Most of America’s small whiskey-makers have confronted the same basic problem since craft distilling first took off in the mid-2000s: traditionally aged American whiskeys sit in a warehouse for four to eight years, sometimes as long as twelve.
Few start-ups enjoy the generous financial resources necessary to make and store whiskey for several years, let alone start the work of finding a customer only after those years have passed.
So from its earliest days, America’s craft whiskey scene has been marked by an ongoing search to find a viable shortcut to traditional barrel aging. As time has gone by, science and engineering have become more central to the quest to circumvent Father Time.
Small Barrels: Tuthilltown Distillery, Hudson Whiskey
When Ralph Erenzo and Brian Lee started up their distilling equipment in the old Tuthilltown Gristmill in 2005, they both brought spirits production back to the Hudson Valley. They became one of the forerunners of the modern craft whiskey movement. They also got their whiskeys to market quickly by adopting small barrel aging.
The American Standard Barrel holds 53 gallons. Aging in a smaller barrel raises the ratio of barrel surface area to liquid, increasing contact with the wood and accelerating some (but only some) parts of the aging process. Some of Tuthilltown’s earliest whiskeys were aged in tiny barrels, holding a mere 3 gallons, but these nonetheless produced whiskeys with good color and some flavor in a matter of months. Recently the distillery began transitioning away from very small barrels to regular and medium-sized stock (15 to 30 gallons), but the idea is still the same.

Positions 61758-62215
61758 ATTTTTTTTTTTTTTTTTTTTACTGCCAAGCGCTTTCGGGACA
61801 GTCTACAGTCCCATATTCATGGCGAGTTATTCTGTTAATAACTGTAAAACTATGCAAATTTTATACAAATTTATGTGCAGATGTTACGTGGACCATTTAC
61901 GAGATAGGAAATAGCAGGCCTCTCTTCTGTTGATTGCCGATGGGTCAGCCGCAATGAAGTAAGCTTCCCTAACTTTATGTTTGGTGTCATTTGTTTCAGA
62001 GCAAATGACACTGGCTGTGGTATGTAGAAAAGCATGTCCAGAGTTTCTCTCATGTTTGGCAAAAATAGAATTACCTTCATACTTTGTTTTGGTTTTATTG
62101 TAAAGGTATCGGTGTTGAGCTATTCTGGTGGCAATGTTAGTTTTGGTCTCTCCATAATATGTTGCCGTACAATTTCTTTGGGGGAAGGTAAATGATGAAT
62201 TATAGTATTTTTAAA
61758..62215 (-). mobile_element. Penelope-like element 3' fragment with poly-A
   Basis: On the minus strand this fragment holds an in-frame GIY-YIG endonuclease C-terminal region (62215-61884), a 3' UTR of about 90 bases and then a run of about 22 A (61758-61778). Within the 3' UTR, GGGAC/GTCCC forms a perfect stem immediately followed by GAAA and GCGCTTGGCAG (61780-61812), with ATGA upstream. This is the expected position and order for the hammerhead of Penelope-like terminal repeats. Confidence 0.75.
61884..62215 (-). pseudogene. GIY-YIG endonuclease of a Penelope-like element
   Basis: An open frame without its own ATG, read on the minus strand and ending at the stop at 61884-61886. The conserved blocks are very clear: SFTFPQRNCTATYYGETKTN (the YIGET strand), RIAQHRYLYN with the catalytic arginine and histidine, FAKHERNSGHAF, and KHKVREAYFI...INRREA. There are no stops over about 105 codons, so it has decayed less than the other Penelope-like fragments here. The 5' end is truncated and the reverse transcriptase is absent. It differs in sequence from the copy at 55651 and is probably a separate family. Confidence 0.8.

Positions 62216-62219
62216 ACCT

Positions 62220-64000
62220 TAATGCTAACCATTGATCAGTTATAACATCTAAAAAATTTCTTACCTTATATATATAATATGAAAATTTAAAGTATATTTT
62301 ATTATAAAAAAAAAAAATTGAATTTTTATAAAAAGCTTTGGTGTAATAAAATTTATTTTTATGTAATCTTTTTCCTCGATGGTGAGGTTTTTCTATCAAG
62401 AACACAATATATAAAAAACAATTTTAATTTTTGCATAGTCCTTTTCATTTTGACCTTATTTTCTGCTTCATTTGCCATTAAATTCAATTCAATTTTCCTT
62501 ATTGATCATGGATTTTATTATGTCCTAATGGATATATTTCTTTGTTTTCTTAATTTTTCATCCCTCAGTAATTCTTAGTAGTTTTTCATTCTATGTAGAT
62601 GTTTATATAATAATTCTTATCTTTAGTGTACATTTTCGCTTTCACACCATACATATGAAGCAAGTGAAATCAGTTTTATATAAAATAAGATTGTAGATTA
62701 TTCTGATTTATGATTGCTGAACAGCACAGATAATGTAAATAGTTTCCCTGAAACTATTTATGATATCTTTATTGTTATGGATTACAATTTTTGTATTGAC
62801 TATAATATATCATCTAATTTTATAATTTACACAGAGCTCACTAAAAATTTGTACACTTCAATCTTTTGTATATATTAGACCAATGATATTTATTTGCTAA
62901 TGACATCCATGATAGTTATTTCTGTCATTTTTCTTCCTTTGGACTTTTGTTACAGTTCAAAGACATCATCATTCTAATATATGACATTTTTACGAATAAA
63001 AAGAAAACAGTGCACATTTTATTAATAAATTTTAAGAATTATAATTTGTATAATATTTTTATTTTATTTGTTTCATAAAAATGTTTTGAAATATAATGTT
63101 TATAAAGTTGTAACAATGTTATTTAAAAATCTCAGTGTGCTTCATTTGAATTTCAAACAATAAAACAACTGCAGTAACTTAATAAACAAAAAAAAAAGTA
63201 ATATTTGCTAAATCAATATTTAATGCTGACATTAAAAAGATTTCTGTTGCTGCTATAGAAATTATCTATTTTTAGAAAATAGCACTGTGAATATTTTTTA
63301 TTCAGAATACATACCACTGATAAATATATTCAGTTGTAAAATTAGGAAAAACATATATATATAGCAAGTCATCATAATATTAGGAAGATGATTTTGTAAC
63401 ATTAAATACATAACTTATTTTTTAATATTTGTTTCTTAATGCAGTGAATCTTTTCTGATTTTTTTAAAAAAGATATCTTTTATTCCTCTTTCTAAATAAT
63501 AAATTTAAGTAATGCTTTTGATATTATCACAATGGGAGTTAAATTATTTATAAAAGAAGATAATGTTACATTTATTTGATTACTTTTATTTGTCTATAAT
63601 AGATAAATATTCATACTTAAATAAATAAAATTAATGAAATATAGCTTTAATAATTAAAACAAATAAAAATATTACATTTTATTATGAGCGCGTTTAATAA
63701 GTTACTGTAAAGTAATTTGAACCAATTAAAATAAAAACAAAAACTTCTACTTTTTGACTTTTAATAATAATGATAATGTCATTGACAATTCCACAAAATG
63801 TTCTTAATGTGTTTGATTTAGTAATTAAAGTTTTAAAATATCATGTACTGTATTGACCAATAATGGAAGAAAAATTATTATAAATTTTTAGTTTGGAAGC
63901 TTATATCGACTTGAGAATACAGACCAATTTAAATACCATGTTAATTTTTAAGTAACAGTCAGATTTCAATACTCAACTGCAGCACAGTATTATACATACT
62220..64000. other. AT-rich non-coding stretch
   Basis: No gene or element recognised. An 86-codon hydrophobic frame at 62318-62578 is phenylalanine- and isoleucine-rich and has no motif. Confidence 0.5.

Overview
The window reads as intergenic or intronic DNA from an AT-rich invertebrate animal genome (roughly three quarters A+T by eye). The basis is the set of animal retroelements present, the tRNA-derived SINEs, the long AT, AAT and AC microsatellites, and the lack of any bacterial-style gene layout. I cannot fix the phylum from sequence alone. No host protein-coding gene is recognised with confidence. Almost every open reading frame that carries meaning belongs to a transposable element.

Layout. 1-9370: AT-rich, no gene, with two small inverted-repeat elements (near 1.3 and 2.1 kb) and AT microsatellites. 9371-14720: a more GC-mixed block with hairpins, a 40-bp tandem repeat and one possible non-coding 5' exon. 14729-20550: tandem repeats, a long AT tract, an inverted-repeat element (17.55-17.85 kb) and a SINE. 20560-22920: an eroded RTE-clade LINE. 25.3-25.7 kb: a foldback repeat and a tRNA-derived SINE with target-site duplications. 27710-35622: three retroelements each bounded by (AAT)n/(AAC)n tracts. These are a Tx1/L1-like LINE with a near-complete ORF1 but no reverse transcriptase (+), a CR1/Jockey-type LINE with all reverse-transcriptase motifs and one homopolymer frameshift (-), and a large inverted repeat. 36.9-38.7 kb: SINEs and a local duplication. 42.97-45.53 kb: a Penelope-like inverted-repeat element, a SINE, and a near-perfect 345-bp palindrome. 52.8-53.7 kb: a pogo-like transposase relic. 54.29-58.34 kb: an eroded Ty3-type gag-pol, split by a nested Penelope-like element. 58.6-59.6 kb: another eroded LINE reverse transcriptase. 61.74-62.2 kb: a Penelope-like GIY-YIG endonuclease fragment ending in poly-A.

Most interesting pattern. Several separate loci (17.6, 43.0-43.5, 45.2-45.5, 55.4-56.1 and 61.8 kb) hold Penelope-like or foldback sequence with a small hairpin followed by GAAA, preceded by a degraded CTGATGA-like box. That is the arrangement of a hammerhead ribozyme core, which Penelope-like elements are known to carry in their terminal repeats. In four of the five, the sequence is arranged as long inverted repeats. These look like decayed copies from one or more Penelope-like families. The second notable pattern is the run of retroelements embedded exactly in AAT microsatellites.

Oak Chips: Blue Ridge Distilling Company, Defiant American Single Malt
North Carolina’s Blue Ridge Distilling decided to short cut traditional aging by adapting an idea from the wine industry: take your whiskey and put it in a stainless steel tank with charred oak chips. The principle is similar to that of small barrels—increase the ratio of surface area to liquid—but taken to radical extremes. A batch of Defiant Single Malt completes its primary maturation in just two months, but as with small barrels, only some parts of the aging process are accelerated.
Ultrasonics: O.Z. Tyler Distillery, O.Z. Tyler Bourbon
O.Z. Tyler was a shuttered distillery in Owensboro, Kentucky, now renovated and renamed for the inventor of the TerrePURE process. This is a proprietary method, so its exact workings are secret. Still, it’s known to rely on heat, added oxygen, and especially ultrasonics to break down the volatile compounds in whiskey that make it nose and taste unduly “hot.” The namesake bourbon is an early case for how TerrePURE works in practice: O.Z. Tyler Bourbon is aged traditionally for one year, then run through TerrePURE before bottling.
Sunbaked: Lost Spirits Distillery, Abomination Malt Whiskey
Whereas O.Z. Tyler Distillery resembles a distillery merged with a robot-controlled factory, California’s Lost Spirits is akin to the mad scientist’s lab in a haunted house. The centerpiece is their THEA One spirits reactor. In goes, spirits and woodblocks, which are bombarded by light said to be equivalent to triple that of the equator at midday. This method is supposed to break down compounds in the wood, which then binds with compounds in the spirits, accelerating the maturation process called esterification. Coupled with some traditional aging, the results have been promising; many have observed that the Abomination Malt is similar in profile to an 8- to 12-year-old Islay whiskey.